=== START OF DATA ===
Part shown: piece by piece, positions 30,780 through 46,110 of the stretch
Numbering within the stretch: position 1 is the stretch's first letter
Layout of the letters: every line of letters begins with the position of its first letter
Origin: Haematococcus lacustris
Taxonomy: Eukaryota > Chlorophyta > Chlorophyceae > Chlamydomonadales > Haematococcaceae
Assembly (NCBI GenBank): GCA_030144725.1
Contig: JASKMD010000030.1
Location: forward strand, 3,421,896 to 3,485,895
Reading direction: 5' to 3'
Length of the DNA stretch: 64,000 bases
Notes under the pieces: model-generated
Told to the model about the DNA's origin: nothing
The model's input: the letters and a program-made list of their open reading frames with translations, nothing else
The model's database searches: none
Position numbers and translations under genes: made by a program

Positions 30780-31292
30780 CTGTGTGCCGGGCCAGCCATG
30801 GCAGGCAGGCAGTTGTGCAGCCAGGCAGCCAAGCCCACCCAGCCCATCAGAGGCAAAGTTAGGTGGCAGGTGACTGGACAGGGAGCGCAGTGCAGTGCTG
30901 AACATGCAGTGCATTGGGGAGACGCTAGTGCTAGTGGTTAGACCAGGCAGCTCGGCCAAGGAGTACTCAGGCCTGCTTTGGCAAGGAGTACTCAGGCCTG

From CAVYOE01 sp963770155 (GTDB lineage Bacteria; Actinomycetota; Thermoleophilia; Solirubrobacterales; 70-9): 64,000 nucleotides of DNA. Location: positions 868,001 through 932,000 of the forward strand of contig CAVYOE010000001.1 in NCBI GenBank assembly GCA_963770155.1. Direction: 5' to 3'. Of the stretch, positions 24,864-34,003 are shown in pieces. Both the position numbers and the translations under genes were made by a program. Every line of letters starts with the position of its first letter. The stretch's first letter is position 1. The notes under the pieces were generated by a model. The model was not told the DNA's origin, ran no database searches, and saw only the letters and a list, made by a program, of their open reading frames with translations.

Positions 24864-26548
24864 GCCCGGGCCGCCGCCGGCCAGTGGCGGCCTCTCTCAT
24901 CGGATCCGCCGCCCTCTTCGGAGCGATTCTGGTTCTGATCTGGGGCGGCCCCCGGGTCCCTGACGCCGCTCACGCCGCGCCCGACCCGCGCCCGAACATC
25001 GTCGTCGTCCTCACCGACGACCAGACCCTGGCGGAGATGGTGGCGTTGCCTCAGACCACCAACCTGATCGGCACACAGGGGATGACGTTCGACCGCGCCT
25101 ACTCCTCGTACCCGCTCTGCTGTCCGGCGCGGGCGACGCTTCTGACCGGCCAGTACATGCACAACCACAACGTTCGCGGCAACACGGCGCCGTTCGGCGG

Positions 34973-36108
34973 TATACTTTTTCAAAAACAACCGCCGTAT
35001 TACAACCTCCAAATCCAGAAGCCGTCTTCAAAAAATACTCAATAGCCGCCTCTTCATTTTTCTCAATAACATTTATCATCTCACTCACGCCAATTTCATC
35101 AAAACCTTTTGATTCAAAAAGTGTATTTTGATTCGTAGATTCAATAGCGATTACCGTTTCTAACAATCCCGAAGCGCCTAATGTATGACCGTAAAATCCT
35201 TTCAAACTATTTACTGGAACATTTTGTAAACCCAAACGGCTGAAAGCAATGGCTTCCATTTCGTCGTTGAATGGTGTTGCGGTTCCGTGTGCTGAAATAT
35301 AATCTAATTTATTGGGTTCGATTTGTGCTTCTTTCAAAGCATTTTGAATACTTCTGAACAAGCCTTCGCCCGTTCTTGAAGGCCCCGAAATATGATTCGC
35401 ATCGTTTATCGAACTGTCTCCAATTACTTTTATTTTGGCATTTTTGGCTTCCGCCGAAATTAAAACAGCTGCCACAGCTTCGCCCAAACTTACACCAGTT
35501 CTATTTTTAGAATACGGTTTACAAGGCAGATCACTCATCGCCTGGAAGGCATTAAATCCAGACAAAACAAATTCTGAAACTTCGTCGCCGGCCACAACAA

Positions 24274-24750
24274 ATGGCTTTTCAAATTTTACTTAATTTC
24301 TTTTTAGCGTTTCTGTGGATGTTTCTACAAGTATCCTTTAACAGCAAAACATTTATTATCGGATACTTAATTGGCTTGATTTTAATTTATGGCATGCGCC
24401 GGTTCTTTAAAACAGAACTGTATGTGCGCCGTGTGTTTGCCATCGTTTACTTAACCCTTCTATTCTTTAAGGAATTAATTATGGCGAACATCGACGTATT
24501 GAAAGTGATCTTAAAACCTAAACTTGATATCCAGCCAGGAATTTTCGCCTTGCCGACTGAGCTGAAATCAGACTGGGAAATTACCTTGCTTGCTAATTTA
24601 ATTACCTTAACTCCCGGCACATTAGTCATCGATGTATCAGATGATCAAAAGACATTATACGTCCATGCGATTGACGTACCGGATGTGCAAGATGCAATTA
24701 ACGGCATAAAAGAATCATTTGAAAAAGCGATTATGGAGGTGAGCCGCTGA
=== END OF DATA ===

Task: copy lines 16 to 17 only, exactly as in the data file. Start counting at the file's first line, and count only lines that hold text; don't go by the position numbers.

Positions 30780-31292
30780 CTGTGTGCCGGGCCAGCCATG